Thursday, June 11, 2009

SLEEP 2009 Concludes

The final sessions of the SLEEP 2009 scientific program ended at 12:15 p.m. Pacific Time at the Washington State Convention and Trade Center in Seattle, Wash.

The SLEEP 2010 24th Annual Meeting of the Associated Professional Sleep Societies is scheduled for June 5 to 9, 2010, in San Antonio, Texas.

CPAP for Mild to Moderate Sleep Apnea

A late-breaking abstract (LBA 8) that will be presented at noon Pacific Time as an oral presentation demonstrates that people with mild to moderate obstructive sleep apnea may experience a clinically relevant and statistically significant improvement in functional status at eight weeks on active continuous positive airway pressure (CPAP) therapy.

The study analyses involved 113 people who were randomized to an active CPAP therapy treatment group, and 110 people who were randomized to a sham treatment group. The adjusted group difference in mean changes from baseline to week eight of treatment was 0.95 points on the Functional Outcomes of Sleep Questionnaire total score.

You can read the abstract in the
final program.

The Genetics of Sleep Duration

A late-breaking abstract (LBA 2) that will be presented later this morning as an oral presentation identified new genes associated with variations in sleep duration. The genome-wide association study involved 2,200 people in Finland; they were characterized for sleep length per night and evaluated for depressive symptoms and variation in mood.

The researchers found several new genes and variants that showed statistically significant association with total sleep length. Analysis also showed that sleep length and seasonal changes in mood share common molecular genes and pathways. This suggests that sleep disturbances and mood disorders may share common genetic components.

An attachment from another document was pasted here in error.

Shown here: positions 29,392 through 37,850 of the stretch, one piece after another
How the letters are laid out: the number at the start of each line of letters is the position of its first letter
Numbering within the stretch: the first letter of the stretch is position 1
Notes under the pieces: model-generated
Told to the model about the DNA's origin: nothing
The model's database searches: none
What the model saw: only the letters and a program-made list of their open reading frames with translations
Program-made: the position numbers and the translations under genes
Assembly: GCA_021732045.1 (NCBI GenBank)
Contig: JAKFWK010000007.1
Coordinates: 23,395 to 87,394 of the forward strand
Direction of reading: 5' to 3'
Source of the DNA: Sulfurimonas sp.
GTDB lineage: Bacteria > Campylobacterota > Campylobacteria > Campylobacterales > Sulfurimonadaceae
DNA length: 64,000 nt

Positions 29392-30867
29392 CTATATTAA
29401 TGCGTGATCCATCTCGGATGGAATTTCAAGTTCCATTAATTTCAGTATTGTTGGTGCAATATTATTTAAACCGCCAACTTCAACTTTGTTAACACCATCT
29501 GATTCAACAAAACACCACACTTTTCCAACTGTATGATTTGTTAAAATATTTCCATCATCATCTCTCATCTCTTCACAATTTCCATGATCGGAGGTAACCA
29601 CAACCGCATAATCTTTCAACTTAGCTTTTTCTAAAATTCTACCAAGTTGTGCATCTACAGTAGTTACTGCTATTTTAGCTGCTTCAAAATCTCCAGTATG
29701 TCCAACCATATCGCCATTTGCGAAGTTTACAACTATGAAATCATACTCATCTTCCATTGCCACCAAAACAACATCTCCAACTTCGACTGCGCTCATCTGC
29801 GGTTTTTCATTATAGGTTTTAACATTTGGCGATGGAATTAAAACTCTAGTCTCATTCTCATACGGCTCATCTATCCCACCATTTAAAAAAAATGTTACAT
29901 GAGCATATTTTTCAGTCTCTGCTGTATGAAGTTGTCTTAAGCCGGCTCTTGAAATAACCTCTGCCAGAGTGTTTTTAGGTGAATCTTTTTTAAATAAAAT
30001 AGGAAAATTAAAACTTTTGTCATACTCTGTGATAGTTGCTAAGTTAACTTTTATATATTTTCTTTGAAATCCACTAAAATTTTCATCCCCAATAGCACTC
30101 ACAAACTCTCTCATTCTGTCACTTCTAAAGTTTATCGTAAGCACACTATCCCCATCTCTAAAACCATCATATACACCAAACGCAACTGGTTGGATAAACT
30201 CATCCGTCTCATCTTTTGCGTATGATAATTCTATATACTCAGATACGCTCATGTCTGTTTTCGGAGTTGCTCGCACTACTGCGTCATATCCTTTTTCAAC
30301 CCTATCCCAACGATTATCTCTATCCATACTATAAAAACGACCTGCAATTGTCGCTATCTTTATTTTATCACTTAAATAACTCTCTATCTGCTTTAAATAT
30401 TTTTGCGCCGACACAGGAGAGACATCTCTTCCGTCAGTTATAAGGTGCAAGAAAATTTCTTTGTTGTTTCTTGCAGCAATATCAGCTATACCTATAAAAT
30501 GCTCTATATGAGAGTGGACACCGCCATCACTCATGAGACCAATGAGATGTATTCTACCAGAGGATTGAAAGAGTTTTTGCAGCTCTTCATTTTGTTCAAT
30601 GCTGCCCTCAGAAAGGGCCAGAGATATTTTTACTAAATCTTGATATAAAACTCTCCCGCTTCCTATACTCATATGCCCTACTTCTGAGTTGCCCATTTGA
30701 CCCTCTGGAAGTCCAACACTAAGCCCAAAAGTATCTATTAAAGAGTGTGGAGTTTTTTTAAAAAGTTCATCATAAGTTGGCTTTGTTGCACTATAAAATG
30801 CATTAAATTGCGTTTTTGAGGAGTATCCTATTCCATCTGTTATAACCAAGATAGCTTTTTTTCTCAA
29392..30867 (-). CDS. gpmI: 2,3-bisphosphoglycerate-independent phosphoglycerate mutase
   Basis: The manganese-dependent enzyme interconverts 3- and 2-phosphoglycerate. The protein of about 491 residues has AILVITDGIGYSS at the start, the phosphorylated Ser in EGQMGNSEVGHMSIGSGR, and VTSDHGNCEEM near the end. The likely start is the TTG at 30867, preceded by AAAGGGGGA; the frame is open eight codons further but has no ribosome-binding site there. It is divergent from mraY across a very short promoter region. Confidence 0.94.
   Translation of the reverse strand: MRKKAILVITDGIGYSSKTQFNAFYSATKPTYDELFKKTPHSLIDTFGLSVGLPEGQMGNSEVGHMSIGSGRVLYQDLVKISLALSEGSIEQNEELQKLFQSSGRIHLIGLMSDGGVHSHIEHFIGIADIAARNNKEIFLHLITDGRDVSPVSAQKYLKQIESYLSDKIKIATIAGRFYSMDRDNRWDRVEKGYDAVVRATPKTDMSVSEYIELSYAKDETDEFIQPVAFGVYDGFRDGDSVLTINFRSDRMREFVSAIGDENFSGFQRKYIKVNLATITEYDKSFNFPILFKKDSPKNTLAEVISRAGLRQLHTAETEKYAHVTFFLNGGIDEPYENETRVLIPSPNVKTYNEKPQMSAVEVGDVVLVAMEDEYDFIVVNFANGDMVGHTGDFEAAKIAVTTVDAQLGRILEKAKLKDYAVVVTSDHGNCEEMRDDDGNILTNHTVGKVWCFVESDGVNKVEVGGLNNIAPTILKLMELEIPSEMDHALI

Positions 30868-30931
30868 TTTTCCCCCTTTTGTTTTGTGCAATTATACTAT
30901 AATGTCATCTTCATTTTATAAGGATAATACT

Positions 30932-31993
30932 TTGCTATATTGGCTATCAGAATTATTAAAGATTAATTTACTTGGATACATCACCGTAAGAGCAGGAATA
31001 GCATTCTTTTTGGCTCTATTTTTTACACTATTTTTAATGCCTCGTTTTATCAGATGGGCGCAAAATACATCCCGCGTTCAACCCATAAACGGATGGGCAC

You can read the abstract in the
final program.

Why Do We Sleep?

A symposium taking place until 10 a.m. and being led by chair Dr. Jerome Siegel is discussing answers to this intriguing question: “Does sleep have a universal vital function across individuals and species?”

The discussion is getting to the heart of theories about why we sleep and about possible functions of sleep. Siegel addressed the topic in the
2003 articleWhy we sleep.” He writes that “we have no comparably straightforward explanation for sleep.” But sleep research has led to numerous “reasonable proposals.”

One of the symposium faculty,
Dr. Chiara Cirelli, was the co-author of a recent essay on the subject entitled, “Is sleep essential?” They conclude that there is still no consensus for “the elusive phoenix of sleep.”

In April the Sleep Education Blog
reported that a group from Spain has proposed a more controversial perspective. In “The trivial function of sleep,” they argue that “sleep does not provide additional advantages over simple rest.”

Sleep & Hypertension

A symposium taking place until 10 a.m. and being led by chair Dr. Antonio Culebras is focusing on “Sleep and Hypertension.” Topics being discussed include the relationship between sleep, sleep disorders and high blood pressure, as well as how to manage patients with high blood pressure through the identification of these sleep disorders.